Biddle tried a small laugh, but it didn't quite work. Then he tried it again, and this time it came out a little better. "There's something I want to talk to you about," he said.
"What is it?" the boy asked, taking a half step backward.
"Whatever you do, don't start edging away," Biddle said. "Do you know something? People have been edging away from me all my life. Maybe that's why I'm sitting here in the cell. Maybe that's why I took to drink. They say that edging away will do it to somebody, and maybe that's where all my trouble began, do you suppose?"
"I wouldn't know about that," Loftus said.
"I just want to have a word with you."
"About what?" Loftus said.
"About how you can bring a bottle of Monongahela Rye every night for as long as I'll be around to drink it."
"You know I can't do that," Loftus told him.
"All right, then. Just one bottle the night before they string me up."
"I can't do that, either."
"Why, SURE you can. It'd be EASY!"
"No, I can't. It's not allowed."
"I said you CAN!" Biddle said. "I didn't say it was ALLOWED."
"What are you talking about?" Loftus said, narrowing his eyes the way he always did when he started to get interested, for the distinction Biddle insisted upon verged upon being clever -- especially for a devoted tosspot.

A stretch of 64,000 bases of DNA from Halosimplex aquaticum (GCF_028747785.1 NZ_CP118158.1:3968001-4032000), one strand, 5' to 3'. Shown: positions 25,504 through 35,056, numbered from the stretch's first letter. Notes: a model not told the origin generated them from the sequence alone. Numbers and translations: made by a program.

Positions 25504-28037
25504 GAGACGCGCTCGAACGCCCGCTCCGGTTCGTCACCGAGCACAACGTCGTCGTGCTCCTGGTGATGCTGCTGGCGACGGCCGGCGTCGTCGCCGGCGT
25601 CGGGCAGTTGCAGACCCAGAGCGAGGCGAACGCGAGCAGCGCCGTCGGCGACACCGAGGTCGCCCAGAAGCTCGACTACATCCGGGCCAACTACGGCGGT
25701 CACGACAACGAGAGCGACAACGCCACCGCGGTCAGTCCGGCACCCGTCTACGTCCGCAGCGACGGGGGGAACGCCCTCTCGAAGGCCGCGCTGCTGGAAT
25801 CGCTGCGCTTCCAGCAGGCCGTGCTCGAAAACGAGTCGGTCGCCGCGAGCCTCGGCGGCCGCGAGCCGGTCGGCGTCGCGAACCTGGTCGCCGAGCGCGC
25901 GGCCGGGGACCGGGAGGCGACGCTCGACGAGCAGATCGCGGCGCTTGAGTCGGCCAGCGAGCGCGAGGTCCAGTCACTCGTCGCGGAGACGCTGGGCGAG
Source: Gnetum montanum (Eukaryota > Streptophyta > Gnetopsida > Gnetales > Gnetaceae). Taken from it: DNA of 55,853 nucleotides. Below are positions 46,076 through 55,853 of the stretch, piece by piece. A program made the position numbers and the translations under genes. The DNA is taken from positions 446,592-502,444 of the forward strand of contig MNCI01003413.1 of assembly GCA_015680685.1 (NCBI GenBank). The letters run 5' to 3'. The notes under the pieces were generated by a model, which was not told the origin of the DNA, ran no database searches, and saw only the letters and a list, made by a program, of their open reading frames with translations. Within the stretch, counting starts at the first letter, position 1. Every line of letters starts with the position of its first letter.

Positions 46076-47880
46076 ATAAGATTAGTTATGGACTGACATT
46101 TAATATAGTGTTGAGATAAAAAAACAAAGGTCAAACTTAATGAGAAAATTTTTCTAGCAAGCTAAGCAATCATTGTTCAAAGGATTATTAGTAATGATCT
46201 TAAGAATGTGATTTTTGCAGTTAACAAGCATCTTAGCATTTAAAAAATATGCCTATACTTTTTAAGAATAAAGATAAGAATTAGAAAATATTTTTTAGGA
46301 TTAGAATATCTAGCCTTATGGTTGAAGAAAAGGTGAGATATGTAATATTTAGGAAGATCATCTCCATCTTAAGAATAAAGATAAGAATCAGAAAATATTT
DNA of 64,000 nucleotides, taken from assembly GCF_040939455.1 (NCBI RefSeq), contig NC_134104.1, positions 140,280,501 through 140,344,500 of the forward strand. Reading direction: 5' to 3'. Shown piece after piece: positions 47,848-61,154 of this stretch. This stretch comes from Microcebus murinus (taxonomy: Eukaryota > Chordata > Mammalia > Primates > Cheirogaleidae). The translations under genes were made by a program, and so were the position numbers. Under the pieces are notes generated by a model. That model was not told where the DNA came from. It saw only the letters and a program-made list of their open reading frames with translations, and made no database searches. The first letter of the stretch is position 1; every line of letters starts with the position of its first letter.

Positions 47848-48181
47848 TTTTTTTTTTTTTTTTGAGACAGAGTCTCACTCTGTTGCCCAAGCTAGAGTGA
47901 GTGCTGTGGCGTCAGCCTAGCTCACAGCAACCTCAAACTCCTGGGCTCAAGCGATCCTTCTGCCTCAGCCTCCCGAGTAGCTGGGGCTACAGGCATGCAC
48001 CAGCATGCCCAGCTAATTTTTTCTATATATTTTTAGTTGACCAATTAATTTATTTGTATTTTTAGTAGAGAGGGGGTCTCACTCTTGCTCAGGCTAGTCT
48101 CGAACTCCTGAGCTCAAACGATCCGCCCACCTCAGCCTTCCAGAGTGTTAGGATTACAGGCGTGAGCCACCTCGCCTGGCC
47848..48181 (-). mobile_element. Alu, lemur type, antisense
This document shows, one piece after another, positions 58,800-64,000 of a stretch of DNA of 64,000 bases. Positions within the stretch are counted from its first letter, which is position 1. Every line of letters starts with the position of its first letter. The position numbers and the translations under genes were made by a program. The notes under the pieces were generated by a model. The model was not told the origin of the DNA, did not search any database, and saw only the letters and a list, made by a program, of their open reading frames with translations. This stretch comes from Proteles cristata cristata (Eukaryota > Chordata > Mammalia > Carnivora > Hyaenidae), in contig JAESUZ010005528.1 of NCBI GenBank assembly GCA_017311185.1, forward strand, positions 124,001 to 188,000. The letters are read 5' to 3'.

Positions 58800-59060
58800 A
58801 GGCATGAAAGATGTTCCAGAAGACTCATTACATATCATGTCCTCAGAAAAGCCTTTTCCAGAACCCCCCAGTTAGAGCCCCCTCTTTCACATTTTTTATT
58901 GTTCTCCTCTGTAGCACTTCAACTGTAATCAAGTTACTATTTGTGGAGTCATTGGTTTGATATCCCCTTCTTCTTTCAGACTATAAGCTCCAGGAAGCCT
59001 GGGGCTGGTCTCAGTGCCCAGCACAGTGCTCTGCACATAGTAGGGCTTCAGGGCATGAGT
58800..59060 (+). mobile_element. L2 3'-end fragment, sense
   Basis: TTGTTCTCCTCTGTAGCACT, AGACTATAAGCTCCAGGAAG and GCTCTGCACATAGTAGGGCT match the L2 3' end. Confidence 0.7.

"What I'm talking about is ... I don't think I can face the gallows without whiskey."
"You've got a Bible there."
Loftus frowned. "I know, and I appreciate it. I don't think I could do it without a Bible, either. But I've already GOT the
(Details about the book here)
A great line can get cut off in the middle and still put a smile on your face, and the last line of this page certainly does that. But there’s a lot more to it than the last line. Sentence by sentence, the writing here gives us a terrific picture of the situation. First, Biddle’s difficulty in forcing a laugh tells us that these are unusual circumstances -- and the fact that he’s trying to laugh makes him immediately sympathetic. But then the boy reacts with suspicion when Biddle says he wants to talk. What’s going on?
Well, it turns out that Biddle is in a cell, so perhaps our sympathy was misplaced. Still, it’s hard not to empathize with someone whose troubles may have started with others edging away from him. Plainly, Biddle has lived a hard life and regrets it.
Suddenly, we learn the hard truth: Biddle is not just imprisoned, but scheduled to hang.
And yet he still maintains a sense of humor, making two more wisecracks after he’s raised the specter of the noose. Furthermore, he’s not only funny, but logical. He looks to be arguing Loftus firmly into a corner, despite the boy’s reluctance to smuggle whiskey into the jail.
Your mileage may vary, but by the end of this page, I really want to know why Biddle has been sentenced to death, and I’m pretty sure I don’t want him to get killed. With just a few paragraphs of dialogue to go on, I’m already heavily invested in this character, wanting to know more, wanting to find out what happens.
Situation, character, dialogue, thought -- a great page has them all, and this one does.